It’s not clear how the U.S. got it so wrong, Bahney says, but he suspects that the latest round of airstrikes are directly related to the administration’s new math. “You have to go after the oil, and you have to do it in a serious way, and we’ve just begun to do that now,” he says. Yet even if the U.S. finally weakens the group’s oil income, Bahney and other analysts in the U.S., the Middle East, and Europe contend, Islamic State has resources beyond crude—from selling sex slaves to ransoming hostages to plundering stolen farmland—that can likely keep it fighting for years. In any case, $500 million buys a lot of $500 black-market AK-47s.

Islamic State got into the oil business long before it captured global attention through barbaric beheading videos in the summer of 2014. It seized Syrian border crossings to profit from oil smuggling. And it tapped a network that’s operated for decades, dating to at least the 1990s, when Saddam Hussein evaded sanctions by smuggling billions of dollars’ worth of oil out of Iraq under the United Nations’ Oil-for-Food program.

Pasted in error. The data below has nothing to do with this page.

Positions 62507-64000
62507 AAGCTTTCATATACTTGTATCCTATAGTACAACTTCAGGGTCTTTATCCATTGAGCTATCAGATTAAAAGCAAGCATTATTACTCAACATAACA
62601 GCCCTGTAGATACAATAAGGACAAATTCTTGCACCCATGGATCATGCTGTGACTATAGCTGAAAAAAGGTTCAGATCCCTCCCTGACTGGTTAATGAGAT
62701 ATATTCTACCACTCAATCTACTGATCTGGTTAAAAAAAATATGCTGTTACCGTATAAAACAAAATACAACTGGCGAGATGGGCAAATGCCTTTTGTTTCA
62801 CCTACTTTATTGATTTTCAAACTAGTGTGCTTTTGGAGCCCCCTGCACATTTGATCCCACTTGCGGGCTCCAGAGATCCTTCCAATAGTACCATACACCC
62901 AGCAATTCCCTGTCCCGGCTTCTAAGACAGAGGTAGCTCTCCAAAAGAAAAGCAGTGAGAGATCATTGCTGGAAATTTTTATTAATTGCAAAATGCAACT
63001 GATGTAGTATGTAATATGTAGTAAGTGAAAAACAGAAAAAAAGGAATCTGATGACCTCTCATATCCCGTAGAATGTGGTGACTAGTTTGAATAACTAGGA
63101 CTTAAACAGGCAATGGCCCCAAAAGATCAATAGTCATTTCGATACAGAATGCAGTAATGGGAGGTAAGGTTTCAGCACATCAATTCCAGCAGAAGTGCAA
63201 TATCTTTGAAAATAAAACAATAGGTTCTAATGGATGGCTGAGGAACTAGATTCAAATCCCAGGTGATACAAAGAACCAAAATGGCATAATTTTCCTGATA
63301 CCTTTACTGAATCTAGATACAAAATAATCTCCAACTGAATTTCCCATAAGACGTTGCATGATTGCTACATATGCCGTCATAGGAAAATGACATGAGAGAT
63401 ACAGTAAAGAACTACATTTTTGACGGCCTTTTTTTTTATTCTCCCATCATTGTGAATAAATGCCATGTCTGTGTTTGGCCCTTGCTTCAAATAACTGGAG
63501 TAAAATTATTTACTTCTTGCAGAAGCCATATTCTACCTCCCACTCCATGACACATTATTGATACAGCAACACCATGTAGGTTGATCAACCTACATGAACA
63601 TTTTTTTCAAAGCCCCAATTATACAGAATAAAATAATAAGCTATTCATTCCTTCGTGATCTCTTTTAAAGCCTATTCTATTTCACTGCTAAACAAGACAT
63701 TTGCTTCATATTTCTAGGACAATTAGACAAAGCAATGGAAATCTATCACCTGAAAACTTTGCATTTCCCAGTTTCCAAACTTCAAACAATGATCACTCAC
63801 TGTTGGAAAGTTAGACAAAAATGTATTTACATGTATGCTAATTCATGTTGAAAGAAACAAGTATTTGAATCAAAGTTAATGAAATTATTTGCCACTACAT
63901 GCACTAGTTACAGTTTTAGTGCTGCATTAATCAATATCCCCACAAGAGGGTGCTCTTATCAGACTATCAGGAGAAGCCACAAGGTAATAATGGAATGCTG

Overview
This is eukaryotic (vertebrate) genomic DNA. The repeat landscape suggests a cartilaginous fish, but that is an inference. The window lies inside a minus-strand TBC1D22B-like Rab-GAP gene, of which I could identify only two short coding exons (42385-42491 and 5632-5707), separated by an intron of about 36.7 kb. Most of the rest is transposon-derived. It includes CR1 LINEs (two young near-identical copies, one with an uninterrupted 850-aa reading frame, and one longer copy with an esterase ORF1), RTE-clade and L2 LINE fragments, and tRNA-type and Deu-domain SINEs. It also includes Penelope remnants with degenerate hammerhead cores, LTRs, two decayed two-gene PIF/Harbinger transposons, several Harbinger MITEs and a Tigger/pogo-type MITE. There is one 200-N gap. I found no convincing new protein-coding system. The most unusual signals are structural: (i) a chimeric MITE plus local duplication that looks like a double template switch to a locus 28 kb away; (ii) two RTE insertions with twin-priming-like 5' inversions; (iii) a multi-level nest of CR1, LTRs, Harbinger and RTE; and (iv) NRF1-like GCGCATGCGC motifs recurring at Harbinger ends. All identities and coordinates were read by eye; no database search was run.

How Islamic State Makes Money Explained in Three Minutes

Most often refined in Syria, the group’s oil is trucked to cities such as Mosul to provide people living under its black banner with fuel for generators and other basic needs. It’s also used to power the war machine. “They have quite an organized supply chain running fuel into Iraq and [throughout] the ‘caliphate,’ ” says Michael Knights, an Iraq expert at the Washington Institute for Near East Policy, using the militant group’s religiously loaded term for itself. Because the U.S. apparently believed the real money for Islamic State came primarily via selling refined oil, rather than crude, last year’s strikes heavily targeted refineries and storage depots, says Bahney. He and other experts say that strategy missed an important shift: Militants increasingly sell raw crude to truckers and middlemen, rather than refining it themselves. So while Islamic State probably maintains some refining capacity, the majority of the oil in IS territory is refined by locals who operate thousands of rudimentary, roadside furnaces that dot the Syrian desert.

Pentagon officials also acknowledge that for more than a year they avoided striking tanker trucks to limit civilian casualties. “None of these guys are ISIS. We don’t feel right vaporizing them, so we have been watching ISIS oil flowing around for a year,” says Knights. That changed on Nov. 16, when four U.S. attack planes and two gunships destroyed 116 oil trucks. A Pentagon spokesman says the U.S. first dropped leaflets warning drivers to scatter.